I recently finished reading Mother Angelica – The Remarkable Story of a Nun, Her Nerve, and a Network of Miracles
by Raymond Arroyo. I started watching EWTN in the summer of 1997 when I first moved to a location that had EWTN available.
I first ran across their website in 1996 which I learned from this book was launched the same year. When I first saw a picture of Mother Angelica on their site I thought she looked like the stereotypical nun who didn’t look all too friendly to me. Channel searching the new channels for the cable system I saw Bishop David E. Foley of Birmingham, Alabama doing his weekly catechism class.
Considering that I had pretty much decided by that time that it was the Catholic Church is would be joining this was pretty thrilling to me. It also made me pause for a second that a bishop on a television show could illicit something out of me besides the desire to change the channel.
I quite remember the first time watching Mother Angelica’s live show and I was hooked. She was quite different than what I had expected
and that was for the good.
The book itself is an excellent read which takes you from here childhood with many trials up through the present day and with many more trails along the way. I was aware of bits and pieces of her story from watching her network, but the book filled in many pieces of information that I had wondered about and giving the background story of what was going on behind the scenes. There were also many surprises for me in the book considering the changes she had made in her order during the council and in it’s aftermath. Raymond Arroyo describes their habit at one point resembling a costume from Star Trek. I had heard her before allude to an event that caused her to change the habits to the more traditional ones they use today. I always wondered what the event was the precipitated the change and the book had the answer. I won’t give any spoilers considering that I really recommend the reading of this book.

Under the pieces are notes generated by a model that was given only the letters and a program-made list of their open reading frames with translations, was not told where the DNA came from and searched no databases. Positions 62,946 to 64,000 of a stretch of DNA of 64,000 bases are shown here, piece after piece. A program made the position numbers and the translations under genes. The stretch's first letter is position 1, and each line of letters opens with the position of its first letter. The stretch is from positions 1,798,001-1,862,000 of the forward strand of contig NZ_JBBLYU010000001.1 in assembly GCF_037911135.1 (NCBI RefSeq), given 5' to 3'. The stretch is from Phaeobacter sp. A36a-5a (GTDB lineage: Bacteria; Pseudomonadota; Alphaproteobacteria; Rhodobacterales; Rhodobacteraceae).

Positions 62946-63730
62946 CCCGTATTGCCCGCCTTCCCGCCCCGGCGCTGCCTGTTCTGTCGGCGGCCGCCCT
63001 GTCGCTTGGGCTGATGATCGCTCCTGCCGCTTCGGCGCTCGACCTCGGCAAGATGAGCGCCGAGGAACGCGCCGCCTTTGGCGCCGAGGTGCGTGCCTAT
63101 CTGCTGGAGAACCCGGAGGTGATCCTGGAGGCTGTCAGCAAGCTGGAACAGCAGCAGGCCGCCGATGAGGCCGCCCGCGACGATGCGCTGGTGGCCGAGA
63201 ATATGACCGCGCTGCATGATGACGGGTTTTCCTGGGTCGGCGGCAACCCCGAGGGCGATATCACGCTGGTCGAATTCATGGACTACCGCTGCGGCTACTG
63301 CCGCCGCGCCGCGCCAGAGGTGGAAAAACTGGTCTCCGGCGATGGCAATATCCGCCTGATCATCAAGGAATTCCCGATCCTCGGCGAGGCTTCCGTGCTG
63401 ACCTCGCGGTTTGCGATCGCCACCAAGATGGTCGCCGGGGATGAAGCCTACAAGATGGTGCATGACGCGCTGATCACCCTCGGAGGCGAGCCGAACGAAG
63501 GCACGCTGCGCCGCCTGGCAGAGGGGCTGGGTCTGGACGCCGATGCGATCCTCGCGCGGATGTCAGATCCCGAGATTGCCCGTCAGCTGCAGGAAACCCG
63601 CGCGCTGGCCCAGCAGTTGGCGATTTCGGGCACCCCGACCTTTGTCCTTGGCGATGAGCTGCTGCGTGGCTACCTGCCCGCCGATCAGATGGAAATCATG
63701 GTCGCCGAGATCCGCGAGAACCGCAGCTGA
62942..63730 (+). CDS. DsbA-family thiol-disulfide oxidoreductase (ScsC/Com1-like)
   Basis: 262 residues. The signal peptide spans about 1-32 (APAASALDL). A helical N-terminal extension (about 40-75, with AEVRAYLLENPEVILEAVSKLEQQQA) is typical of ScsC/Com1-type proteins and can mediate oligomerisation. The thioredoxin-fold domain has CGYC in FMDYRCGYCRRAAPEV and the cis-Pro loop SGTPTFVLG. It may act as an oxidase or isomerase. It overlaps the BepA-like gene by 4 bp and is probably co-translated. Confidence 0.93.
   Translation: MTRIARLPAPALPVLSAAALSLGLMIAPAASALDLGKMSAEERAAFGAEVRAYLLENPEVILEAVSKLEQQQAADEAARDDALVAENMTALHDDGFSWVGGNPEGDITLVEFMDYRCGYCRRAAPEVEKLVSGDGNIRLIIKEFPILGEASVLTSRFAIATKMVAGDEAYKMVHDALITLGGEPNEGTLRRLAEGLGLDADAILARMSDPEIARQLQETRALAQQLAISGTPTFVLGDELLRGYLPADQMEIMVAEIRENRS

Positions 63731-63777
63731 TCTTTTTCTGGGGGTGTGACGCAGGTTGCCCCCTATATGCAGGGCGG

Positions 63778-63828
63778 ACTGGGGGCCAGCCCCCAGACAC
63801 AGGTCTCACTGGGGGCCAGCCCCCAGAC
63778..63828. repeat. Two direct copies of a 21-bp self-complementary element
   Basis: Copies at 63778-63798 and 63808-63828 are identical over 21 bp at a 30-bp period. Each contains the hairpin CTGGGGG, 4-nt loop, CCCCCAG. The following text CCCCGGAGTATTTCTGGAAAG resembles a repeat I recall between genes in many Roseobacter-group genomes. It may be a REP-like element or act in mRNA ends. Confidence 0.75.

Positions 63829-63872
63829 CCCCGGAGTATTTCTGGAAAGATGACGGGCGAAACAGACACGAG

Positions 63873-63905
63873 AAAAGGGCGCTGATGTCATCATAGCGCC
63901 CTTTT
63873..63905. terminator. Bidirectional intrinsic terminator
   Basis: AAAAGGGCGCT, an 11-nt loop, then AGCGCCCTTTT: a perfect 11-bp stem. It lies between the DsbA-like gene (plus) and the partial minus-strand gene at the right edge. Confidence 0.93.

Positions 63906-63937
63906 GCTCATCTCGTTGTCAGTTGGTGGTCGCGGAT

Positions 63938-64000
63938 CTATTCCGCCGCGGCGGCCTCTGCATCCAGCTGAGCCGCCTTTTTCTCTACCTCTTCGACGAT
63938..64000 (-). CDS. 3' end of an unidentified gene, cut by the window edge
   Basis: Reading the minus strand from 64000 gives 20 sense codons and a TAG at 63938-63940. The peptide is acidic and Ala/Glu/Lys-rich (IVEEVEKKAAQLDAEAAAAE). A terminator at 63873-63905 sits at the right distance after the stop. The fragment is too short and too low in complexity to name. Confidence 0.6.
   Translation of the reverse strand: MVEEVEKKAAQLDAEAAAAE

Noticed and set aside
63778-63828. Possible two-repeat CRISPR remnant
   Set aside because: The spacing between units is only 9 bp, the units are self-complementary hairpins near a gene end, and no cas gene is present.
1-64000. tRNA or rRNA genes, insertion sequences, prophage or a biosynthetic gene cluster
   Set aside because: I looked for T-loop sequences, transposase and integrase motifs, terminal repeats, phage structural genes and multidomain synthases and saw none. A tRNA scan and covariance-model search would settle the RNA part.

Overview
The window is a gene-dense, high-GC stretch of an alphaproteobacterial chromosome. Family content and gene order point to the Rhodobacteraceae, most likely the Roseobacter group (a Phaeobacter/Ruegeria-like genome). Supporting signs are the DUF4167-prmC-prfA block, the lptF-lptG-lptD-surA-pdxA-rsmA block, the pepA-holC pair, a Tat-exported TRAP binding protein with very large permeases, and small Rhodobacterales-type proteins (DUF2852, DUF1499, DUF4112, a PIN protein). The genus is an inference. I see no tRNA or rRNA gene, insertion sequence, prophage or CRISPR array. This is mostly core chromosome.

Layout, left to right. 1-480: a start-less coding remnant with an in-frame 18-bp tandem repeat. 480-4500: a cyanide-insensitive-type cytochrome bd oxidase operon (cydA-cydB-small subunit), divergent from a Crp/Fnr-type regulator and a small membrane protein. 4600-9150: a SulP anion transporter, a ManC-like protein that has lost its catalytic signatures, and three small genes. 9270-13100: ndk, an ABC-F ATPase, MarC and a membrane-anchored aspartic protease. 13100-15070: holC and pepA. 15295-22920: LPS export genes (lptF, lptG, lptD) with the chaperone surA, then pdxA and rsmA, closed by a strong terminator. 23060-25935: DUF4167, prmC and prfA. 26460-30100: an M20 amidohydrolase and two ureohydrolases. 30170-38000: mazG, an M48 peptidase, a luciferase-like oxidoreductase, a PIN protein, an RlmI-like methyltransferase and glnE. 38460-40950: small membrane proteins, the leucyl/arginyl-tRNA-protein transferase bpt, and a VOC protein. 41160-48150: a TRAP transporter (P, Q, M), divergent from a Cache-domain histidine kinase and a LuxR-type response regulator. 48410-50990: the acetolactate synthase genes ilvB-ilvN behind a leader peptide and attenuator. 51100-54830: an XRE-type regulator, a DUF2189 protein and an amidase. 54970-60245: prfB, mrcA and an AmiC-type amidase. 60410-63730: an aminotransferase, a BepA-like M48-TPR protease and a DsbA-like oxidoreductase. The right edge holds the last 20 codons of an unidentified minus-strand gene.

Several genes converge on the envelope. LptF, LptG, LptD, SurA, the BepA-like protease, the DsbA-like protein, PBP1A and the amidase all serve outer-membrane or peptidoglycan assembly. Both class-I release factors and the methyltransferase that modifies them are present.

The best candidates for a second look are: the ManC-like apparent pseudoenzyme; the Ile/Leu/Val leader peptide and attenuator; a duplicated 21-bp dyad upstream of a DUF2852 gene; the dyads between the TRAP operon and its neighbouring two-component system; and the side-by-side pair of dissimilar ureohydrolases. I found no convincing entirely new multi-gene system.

This book is in no way pious hagiography, but really displays Mother Angelica warts and all. The book also details some of the battles with the bishop’s conference considering that the bishops had started up their own network around the same time as EWTN. Of course the fact that the bishop’s network is not around today and that it had a relatively short life is no surprise to anyone who follows the bishop’s conference. They in fact scrambled their signal (an apt metaphor for the teachings of some bishops) and it was used only for diocesan offices instead of being available for any cable stations to use. I found the history of the conflicts between the bishop’s conference and EWTN to be interesting and the politicking that was going on to curtail or possibly event take control of EWTN. The usual suspects were some of the fiercest critics. Archbishop Rembert Weakland, Bishop Thomas O’Brien, etc. It is no surprise that these disgraced bishops were critical of the orthodoxy of EWTN’s programs. From this book and from what I have read before the bishops network was not exactly a bastion of orthodox Catholic programming.